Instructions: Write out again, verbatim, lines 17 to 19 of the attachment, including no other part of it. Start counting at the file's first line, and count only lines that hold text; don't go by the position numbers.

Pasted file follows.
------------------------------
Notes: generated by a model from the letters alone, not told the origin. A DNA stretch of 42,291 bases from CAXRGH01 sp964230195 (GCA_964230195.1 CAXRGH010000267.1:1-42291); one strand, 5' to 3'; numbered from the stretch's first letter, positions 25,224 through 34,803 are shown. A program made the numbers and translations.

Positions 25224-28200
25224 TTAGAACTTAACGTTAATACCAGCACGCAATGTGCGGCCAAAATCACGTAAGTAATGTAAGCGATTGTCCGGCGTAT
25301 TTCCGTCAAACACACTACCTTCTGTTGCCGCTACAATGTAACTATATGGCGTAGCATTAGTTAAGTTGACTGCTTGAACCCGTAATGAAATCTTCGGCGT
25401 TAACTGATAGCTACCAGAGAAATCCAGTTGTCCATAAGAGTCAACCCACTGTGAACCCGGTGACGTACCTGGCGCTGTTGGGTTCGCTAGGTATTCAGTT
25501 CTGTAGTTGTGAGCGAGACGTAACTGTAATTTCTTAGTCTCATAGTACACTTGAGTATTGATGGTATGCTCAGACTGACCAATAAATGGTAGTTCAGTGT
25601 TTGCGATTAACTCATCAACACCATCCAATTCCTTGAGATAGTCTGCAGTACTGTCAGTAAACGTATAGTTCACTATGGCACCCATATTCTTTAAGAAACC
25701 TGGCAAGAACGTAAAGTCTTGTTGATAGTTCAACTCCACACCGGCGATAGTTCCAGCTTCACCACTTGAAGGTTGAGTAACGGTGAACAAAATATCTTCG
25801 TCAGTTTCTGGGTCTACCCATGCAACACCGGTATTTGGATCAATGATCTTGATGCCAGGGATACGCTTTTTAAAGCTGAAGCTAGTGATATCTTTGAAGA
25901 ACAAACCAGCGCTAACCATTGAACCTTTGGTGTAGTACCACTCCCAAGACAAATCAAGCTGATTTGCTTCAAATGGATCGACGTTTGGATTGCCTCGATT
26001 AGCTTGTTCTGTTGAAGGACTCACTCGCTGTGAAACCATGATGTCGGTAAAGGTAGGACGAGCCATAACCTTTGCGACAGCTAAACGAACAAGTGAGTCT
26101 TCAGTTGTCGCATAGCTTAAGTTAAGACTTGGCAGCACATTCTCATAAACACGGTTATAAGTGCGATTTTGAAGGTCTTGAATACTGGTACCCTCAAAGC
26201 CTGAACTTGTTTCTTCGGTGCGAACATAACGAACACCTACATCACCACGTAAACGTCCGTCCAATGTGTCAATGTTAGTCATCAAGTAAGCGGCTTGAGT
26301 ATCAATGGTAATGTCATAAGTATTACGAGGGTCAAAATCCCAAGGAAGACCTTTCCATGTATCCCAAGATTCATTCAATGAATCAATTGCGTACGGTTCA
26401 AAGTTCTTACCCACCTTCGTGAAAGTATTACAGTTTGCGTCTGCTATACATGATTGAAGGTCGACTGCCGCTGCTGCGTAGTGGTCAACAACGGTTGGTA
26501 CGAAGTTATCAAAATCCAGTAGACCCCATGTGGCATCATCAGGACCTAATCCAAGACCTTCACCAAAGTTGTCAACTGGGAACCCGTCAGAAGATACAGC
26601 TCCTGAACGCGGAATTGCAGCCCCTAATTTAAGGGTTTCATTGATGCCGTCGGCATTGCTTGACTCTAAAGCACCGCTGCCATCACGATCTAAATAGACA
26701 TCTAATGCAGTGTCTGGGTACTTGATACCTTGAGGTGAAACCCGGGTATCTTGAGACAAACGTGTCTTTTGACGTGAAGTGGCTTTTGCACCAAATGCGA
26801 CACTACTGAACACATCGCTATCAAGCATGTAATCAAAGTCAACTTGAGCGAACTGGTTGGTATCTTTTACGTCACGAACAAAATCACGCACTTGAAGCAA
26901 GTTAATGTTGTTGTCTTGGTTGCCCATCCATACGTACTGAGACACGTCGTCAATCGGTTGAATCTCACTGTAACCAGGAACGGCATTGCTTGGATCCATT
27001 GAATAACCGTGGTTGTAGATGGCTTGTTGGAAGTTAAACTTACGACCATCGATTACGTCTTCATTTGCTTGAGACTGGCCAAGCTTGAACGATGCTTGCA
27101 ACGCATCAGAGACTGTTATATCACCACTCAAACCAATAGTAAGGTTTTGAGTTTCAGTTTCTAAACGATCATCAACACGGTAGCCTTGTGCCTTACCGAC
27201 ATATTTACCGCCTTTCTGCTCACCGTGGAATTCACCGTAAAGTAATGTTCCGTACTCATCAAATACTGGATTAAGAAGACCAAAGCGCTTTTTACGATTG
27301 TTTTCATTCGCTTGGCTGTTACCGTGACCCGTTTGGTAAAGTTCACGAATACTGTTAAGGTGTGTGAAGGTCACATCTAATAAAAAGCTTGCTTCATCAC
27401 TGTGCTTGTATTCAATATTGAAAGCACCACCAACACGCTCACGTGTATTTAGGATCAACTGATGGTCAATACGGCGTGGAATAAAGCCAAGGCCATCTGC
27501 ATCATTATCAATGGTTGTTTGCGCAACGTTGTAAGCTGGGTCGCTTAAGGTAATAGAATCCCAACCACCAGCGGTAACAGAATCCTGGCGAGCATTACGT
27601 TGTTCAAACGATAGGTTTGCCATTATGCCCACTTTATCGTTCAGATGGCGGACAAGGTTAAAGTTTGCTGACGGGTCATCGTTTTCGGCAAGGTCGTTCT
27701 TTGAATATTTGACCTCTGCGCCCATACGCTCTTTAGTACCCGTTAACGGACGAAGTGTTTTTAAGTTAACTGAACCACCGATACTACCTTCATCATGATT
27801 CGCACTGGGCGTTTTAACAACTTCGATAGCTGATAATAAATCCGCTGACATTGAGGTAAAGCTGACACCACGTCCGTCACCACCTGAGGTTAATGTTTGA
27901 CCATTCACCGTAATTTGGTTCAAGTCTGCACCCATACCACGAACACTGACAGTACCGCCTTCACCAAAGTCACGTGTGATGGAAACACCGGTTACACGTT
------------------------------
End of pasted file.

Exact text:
26601 TCCTGAACGCGGAATTGCAGCCCCTAATTTAAGGGTTTCATTGATGCCGTCGGCATTGCTTGACTCTAAAGCACCGCTGCCATCACGATCTAAATAGACA
26701 TCTAATGCAGTGTCTGGGTACTTGATACCTTGAGGTGAAACCCGGGTATCTTGAGACAAACGTGTCTTTTGACGTGAAGTGGCTTTTGCACCAAATGCGA
26801 CACTACTGAACACATCGCTATCAAGCATGTAATCAAAGTCAACTTGAGCGAACTGGTTGGTATCTTTTACGTCACGAACAAAATCACGCACTTGAAGCAA